Spread by the theologians of the third and fourth centuries, this unproven theory was very popular in the nineteenth century, and caused much confusion and a certain discredit to a person that was one of the leading apostles of Christ.
In the Gospel of Thomas there are two mentions of Mariham (lodge 21 and 114), which, according to scholars, refer to Mary Magdalene.The second occurrence is part of an enigmatic passage that has been subject to very different interpretations: Simon Peter said: ”Mariham away from us! Jesus replied: “Look, I'll take care of making her male, so that she too will become a living spirit, identical to you men: for every woman who becomes male shall enter the kingdom of heaven”.This text, in the light of contemporary gnosis is very illustrative, even though throughout history has been read with the dead letter. 32) she is considered the companion (şżą˝É˝żÂ) of Jesus: (There were) three (who) always walked with the Lord: Mary, his mother, and her sister, and Magdalene, the one who was called his companion[şżą˝É˝żÂ].Mary Magdalene is mentioned both in the canonical New Testament, and in various Apocryphal Gospels, as a distinguished disciple of Jesus of Nazareth.She is considered a Saint by the Roman Catholic Church, the Orthodox Church, and the Anglican Communion, who celebrate her feast on July 22.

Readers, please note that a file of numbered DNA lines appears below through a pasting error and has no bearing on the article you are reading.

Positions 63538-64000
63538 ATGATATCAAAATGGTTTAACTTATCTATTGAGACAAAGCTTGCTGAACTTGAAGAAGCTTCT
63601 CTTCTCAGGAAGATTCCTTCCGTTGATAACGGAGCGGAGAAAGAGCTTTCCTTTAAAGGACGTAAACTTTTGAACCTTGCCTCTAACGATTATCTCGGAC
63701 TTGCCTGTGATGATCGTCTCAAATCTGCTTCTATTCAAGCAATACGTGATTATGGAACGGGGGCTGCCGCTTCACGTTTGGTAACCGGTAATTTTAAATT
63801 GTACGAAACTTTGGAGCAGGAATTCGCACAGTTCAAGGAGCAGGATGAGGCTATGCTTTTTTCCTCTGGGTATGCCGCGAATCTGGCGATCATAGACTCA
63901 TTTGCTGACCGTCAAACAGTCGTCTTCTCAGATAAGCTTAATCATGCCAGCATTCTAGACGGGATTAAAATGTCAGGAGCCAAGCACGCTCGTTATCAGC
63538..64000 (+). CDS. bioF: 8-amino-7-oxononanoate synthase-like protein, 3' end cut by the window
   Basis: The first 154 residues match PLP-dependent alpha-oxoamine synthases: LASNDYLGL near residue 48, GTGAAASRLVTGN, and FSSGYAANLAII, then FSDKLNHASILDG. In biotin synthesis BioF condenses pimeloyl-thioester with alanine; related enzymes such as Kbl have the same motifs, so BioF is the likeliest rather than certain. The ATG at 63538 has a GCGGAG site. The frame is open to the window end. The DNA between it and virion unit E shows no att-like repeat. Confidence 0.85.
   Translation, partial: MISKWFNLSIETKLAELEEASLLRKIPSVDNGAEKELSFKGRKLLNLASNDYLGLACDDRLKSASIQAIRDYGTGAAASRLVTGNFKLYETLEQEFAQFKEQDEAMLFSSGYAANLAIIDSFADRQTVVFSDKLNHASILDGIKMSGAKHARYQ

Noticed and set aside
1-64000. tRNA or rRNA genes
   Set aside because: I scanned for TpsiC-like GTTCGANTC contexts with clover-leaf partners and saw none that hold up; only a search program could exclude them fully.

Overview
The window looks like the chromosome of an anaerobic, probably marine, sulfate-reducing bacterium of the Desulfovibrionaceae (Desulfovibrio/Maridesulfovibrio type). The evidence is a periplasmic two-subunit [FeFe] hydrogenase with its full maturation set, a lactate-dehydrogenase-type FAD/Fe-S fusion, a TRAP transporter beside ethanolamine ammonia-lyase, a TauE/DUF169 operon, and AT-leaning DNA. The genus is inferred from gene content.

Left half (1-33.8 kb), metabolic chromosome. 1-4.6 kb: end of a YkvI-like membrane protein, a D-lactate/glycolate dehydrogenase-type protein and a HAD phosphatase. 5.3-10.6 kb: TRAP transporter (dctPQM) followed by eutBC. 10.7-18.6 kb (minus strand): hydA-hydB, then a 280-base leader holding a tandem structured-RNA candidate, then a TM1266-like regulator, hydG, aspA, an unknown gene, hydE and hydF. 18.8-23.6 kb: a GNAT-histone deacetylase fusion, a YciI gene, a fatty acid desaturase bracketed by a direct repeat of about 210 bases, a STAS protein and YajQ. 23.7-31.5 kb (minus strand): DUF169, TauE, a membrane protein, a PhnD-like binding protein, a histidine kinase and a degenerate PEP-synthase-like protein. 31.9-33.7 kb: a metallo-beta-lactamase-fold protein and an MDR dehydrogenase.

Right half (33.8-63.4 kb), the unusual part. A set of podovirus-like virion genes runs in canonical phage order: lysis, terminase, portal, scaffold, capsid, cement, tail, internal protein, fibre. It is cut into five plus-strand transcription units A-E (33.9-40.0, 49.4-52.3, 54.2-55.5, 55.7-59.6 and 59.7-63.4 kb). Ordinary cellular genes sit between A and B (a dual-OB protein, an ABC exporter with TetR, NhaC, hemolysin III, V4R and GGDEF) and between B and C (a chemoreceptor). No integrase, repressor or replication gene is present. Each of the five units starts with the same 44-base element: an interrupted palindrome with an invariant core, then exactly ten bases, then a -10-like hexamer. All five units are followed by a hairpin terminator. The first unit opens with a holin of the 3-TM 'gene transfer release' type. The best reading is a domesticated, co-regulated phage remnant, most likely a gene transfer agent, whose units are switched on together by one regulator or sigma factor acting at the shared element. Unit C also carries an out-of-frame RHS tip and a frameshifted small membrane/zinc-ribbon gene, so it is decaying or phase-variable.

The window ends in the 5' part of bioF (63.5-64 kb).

She holds a special importance for the Gnostic schools of Christianity.
Her name refers to her place of origin: Mary of Magdala, location situated on the western shore of Lake Tiberias.
The information over Mary Magdalene in the Canonical Gospels is poor.
She is cited in relation to four different events: The aforementioned references are the only paragraphs in the Canonical Gospels in which “Mary of Magdala” is cited.
The Western Christian Tradition (Catholic) however, although without relying on written evidence of any kind, has identified Mary Magdalene with other characters cited in the New Testament: The identity of Mary Magdalene as Mary of Bethany and "the woman who was a sinner", was established in a sermon given by Pope Gregory in 591, in which he said: “She, whom Luke calls the sinful woman, t whom Jose calls Mary -of Bethany, we believe that she is Mary of whom seven devils were expelled according to Mark”..
This is the sermon that has caused along the history the link between Mary Magdalene and these fatal words that have condemned her over many years to be the sinner; today it could be verified that this does not have well-founded bases and the first, the sinner, isn’t necessarily the same as the other two Marys.